Chydy Njere on the new Tejuosho Market

Chydy Njere on the new Tejuosho Market

The dazzling sight regales you as you approach. Filled with wonder, you begin your soliloquy. Is this not where… where… Bomboi’s shoe shack used to be? Yes, this line, and if you follow this way, you come out to the used bedspread and towel boys…confused? Hold it. Calm down. Yes. But here, welcome to the new Tejuosho world-class shopping mall. The building is ready, spick and clean. Modern fittings complete. The rest rooms – international standard.  Roads, smooth and glittering. The parking lots are spacious.

Organized, the new sellers and buyers of the new international Tejuosho mall will be free from the Yoruba women chanting, ‘Ara gold’.  The chanji dollar chant of the Hausa money-changers. They will be free from the Igbo market urchins – apprentices otherwise called shop rats who held sway, clutching at any young lady that passes along their lane in the guise of igba nmbo – hustling while their masters look the other way. Free from the human traffic, the congestion, the heat. The new mall promises ease to shoppers and class to sellers.

But – would the magic of Tejuosho Market return?  tej4

Years back, Tejuosho market used to be the place. Two things were in hot pursuit, okrika – bend-down or fairly used clothes, shoes and bag – and, secondly, African arts and crafts. It was the perfect place to take visitors to Nigeria. There was no Lekki, as we have come to know it now. So there was no Lekki arts and crafts market then. Quintessence and Bogobiri crafts market in Ikoyi were only known to the few oyibo, too scared to come to the mainland. And Nike Art Gallery was still largely tucked away in people’s minds in Oshogbo.

Tejuosho was a place where everybody felt at home. The smell and sights, fun and pride of knowing that one is sure to find rarities in those small makeshifts, amidst the shoving and shuffling among the sea of humans. The crowd was thick and people were in a hurry. Touts and urchins, in order to manoeuvre their way in the heavy human traffic, would announce ‘I carry money o.’ Others would warn bystanders to clear out because they are hot-tempered. Said in the local parlance, one would not but be amused.  TV personalities, musicians and celebrities mingled with hawkers and beggars, with pickpockets and hardworking young men who make a living clapping few items of clothing on hangers into people’s faces. Tejuosho used to be the training ground for aspiring hair makers, especially young men from Unilag who take up weaving to help them pay off the high cost of hand-outs from hardened lecturers. All shades visited. The new and emerging Nollywood acts come to look for exceptional items of African arts to showcase. Other patrons were musicians and Rastafarians wearing dreadlocks with cowry shells and animal teeth. Aspiring fashionistas with an eye for quality bent down to forage; their designers and drycleaners knew what to do with such finds. International footballers in foreign lands come to get items to wow their counterparts and friends with. Items with which to court favour from foreign coaches. Ask students of Unilag, Yaba Tech and other surrounding tertiary institutions, even universities as far away as Ahmadu Bello University in Zaria on holidays come straight to the spot.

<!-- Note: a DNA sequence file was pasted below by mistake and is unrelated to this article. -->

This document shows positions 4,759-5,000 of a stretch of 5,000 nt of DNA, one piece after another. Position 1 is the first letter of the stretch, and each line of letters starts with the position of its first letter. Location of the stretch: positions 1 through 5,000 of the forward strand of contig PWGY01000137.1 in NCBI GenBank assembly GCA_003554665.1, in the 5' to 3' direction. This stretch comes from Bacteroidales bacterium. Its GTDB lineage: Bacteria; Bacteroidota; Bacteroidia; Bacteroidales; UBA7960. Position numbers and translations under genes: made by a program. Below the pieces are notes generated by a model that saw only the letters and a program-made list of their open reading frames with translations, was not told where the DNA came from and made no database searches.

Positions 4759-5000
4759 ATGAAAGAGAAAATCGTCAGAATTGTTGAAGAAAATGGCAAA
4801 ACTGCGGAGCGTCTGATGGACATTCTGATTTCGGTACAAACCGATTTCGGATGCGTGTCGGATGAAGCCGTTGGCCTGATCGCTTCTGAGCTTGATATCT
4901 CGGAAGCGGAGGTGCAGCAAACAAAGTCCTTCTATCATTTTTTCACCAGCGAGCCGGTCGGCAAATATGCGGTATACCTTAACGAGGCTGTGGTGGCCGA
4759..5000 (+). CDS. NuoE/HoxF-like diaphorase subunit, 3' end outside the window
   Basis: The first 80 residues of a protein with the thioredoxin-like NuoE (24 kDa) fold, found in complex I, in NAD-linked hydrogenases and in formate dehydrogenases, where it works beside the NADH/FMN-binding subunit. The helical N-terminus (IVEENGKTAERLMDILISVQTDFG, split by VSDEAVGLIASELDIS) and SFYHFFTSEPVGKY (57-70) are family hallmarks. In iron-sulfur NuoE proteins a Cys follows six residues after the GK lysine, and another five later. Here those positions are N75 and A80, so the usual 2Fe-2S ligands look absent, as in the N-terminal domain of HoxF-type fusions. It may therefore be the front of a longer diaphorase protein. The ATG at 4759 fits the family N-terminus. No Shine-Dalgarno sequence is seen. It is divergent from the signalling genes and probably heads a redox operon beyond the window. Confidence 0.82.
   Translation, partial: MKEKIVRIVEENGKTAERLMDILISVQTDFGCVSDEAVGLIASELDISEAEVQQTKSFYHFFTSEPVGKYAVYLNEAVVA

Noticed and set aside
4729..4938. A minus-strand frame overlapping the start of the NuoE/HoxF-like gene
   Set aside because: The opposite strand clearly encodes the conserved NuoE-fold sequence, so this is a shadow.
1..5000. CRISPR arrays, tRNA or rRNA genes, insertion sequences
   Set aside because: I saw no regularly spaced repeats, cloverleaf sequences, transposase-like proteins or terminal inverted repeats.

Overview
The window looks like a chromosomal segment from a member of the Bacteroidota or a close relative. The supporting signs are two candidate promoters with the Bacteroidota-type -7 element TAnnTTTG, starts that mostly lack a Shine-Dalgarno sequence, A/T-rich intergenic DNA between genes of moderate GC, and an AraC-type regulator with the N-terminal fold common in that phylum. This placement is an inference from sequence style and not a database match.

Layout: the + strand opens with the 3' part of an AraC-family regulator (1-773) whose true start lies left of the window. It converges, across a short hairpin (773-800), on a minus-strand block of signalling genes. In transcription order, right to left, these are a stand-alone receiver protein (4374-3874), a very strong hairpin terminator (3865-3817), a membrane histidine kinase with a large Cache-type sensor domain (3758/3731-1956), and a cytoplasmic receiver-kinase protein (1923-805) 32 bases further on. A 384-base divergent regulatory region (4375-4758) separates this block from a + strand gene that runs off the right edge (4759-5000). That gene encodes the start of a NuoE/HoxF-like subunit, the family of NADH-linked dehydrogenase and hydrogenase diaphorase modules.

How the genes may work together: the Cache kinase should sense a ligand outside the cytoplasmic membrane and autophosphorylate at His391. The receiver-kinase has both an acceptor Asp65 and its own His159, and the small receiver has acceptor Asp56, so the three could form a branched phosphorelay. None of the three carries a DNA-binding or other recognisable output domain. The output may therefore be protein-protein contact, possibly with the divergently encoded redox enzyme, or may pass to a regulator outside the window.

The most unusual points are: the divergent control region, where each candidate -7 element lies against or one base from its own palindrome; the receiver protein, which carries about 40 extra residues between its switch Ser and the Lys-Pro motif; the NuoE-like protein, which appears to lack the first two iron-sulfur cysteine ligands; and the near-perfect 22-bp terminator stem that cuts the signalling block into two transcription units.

tej2It was when the naira had power. London used clothes, Italian leather bags and shoes from Spain were affordable, no matter how much the cry about the high exchange rate at the border. It was the business that helped many a young man obtain the much sought-after wealth, particularly big boys from the south-east. Young men doing brisk business picking and sorting dresses, skirts, blouses, jackets, complete suits with slight discolouration at the armpit but the compensation – a lot cheaper! Jobless cobblers began tinkering with high-quality shoes and soon horned their skills.

While some come to shop for themselves, others come to select clothing items to resale.